Intraoperative magnesium administration does not improve neurocognitive function after cardiac surgery

Joseph P. Mathew, William D. White, David B. Schinderle, Mihai V. Podgoreanu, Miles Berger, Carmelo A. Milano, Daniel T. Laskowitz, Mark Stafford-Smith, James A. Blumenthal, Mark F. Newman

Research output: Contribution to journalArticlepeer-review

47 Scopus citations


BACKGROUND AND PURPOSE - Neurocognitive decline occurs frequently after cardiac surgery and persists in a significant number of patients. Magnesium is thought to provide neuroprotection by preservation of cellular energy metabolism, blockade of the N-methyl-D-aspartate receptor, diminution of the inflammatory response, and inhibition of platelet activation. We therefore hypothesized that intraoperative magnesium administration would decrease postoperative cognitive impairment. METHODS - After approval by the Duke University Health System Institutional Review Board, 389 patients undergoing cardiac surgery were enrolled in this prospective, randomized, double-blind, placebo-controlled clinical trial. Subjects were randomized to receive magnesium as a 50 mg/kg bolus followed by another 50 mg/kg infusion for 3 hours or placebo bolus and infusion. Cognitive function was assessed preoperatively and again at 6 weeks postoperatively using a standardized test battery. Mean CD11b fluorescence and percentage of platelets expressing CD62P, which are markers of leukocyte and platelet activation, respectively, were assessed by flow cytometry as a secondary outcome. The effect of magnesium on postoperative cognition was tested using multivariable regression modeling, adjusting for age, years of education, baseline cognition, sex, race, and weight. RESULTS - Among the 389 allocated subjects (magnesium: n=198; placebo: n=191), the incidence of cognitive deficit in the magnesium group was 44.4% compared with 44.9% in the placebo group (P=0.93). The cognitive change score and platelet and leukocyte activation were also not different between the groups. Multivariable analysis revealed a marginal interaction between treatment group and weight such that heavier subjects receiving magnesium were less likely to have cognitive deficit (P=0.06). CONCLUSIONS - Magnesium administered intravenously during cardiac surgery does not reduce postoperative cognitive dysfunction. CLINICAL TRIAL REGISTRATION - : URL: Unique identifier: NCT00041392.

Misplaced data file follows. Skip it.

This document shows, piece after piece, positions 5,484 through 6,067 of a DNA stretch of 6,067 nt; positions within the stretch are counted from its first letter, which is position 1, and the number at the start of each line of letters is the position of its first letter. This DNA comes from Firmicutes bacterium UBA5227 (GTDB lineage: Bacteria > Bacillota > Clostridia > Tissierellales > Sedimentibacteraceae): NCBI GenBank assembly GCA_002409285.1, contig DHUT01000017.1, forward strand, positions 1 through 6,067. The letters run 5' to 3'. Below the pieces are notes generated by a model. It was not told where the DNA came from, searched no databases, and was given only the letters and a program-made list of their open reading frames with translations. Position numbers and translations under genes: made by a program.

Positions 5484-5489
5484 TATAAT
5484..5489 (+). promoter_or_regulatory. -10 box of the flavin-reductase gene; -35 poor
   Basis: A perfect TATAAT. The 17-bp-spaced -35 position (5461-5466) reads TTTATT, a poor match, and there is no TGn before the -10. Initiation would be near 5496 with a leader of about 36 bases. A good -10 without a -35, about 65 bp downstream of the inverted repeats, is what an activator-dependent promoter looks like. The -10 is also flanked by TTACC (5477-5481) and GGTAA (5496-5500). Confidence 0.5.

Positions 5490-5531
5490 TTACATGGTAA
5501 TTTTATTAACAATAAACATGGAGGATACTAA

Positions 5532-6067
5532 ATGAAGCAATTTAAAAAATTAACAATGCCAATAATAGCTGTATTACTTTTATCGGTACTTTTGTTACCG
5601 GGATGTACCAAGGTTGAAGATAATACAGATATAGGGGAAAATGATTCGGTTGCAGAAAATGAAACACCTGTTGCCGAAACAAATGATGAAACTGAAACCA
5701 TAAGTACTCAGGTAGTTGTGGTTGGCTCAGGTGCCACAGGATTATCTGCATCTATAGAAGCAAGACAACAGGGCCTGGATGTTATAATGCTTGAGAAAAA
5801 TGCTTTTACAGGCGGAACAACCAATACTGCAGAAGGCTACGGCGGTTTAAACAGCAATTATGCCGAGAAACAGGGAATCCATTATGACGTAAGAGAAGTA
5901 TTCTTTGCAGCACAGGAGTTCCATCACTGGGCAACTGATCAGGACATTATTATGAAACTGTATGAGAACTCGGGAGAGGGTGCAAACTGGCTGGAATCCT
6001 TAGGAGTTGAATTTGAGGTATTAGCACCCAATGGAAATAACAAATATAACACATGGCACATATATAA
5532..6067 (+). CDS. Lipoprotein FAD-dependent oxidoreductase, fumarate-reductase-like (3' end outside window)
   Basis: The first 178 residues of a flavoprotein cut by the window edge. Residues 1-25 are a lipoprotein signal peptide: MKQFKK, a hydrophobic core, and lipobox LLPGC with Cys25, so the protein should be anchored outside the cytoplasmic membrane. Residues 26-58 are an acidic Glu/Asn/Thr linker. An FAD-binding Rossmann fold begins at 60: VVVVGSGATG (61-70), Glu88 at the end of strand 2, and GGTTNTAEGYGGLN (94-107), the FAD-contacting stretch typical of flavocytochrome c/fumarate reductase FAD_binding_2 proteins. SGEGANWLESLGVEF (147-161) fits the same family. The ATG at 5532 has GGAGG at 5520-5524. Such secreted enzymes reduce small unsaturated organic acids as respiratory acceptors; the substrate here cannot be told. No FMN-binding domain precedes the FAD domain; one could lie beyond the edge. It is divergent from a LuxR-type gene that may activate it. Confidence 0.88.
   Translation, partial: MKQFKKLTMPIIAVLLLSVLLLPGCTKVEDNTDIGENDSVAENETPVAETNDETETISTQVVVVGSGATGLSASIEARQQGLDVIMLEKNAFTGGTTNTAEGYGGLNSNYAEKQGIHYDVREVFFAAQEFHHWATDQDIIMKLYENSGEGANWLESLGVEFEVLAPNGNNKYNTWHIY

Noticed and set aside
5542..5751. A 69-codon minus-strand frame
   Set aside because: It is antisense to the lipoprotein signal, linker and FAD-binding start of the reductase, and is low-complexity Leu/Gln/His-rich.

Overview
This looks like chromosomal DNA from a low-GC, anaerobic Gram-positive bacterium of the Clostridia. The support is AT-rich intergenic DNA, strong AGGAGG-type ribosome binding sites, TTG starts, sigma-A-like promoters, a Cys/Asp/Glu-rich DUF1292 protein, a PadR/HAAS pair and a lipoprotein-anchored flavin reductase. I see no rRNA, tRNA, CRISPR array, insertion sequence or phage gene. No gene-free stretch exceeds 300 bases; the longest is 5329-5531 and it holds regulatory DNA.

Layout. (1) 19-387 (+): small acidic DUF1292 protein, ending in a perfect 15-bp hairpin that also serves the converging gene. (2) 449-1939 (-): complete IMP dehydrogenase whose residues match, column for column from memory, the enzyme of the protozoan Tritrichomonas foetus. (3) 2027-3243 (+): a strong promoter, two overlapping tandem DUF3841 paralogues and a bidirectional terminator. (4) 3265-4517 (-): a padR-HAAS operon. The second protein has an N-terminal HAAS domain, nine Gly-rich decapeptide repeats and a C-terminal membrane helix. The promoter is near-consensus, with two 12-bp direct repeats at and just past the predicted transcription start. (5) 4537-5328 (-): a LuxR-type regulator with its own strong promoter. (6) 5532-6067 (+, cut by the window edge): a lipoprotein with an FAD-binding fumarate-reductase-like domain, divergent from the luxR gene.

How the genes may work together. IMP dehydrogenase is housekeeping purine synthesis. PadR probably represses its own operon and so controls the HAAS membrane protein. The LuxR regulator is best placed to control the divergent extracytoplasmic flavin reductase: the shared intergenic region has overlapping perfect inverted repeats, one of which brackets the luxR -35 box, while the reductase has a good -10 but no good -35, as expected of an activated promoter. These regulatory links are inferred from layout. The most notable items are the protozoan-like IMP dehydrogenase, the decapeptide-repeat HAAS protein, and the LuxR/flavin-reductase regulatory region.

Original languageEnglish
Pages (from-to)3407-3413
Number of pages7
Issue number12
StatePublished - Dec 2013


  • Blood platelets
  • Cardiopulmonary bypass
  • Cognition

ASJC Scopus subject areas

  • Clinical Neurology
  • Cardiology and Cardiovascular Medicine
  • Advanced and Specialized Nursing


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